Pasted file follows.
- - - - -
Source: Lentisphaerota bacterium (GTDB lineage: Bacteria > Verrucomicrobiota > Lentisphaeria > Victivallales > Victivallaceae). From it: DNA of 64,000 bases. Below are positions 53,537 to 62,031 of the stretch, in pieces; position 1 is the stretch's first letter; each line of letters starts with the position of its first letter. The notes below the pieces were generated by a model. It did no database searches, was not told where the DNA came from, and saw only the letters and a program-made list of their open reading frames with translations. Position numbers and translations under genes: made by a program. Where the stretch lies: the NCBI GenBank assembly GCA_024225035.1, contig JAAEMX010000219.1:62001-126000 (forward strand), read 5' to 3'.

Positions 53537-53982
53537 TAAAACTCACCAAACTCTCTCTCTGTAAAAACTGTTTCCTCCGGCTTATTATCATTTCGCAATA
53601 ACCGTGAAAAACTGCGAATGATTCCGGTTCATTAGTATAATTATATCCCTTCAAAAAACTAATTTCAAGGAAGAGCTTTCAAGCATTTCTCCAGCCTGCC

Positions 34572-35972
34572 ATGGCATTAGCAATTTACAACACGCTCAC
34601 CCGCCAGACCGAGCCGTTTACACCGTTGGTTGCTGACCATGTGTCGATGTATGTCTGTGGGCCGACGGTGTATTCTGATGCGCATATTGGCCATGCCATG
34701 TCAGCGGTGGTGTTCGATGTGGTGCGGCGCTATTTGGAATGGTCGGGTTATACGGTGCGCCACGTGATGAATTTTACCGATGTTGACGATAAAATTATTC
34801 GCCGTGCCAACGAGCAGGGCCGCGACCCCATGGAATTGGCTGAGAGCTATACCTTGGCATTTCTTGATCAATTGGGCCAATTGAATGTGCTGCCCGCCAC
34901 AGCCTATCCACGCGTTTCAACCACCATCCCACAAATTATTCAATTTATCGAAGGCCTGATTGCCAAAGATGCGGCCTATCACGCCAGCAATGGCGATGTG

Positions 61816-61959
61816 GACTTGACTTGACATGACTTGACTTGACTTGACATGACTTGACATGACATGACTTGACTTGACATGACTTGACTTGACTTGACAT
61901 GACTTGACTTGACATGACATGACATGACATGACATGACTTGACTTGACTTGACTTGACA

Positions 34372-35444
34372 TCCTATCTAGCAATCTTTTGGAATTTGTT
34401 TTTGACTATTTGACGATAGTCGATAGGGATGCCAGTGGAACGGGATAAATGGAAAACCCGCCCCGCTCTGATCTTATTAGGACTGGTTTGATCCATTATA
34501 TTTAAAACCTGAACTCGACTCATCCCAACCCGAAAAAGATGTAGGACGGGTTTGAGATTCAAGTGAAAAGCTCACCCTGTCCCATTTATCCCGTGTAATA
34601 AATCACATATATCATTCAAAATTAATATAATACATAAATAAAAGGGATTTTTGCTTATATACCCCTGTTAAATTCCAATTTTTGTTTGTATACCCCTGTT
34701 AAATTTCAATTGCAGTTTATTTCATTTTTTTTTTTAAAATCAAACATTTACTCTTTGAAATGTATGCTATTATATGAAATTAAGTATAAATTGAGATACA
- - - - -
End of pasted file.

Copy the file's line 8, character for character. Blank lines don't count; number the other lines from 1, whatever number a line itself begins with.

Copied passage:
34701 TCAGCGGTGGTGTTCGATGTGGTGCGGCGCTATTTGGAATGGTCGGGTTATACGGTGCGCCACGTGATGAATTTTACCGATGTTGACGATAAAATTATTC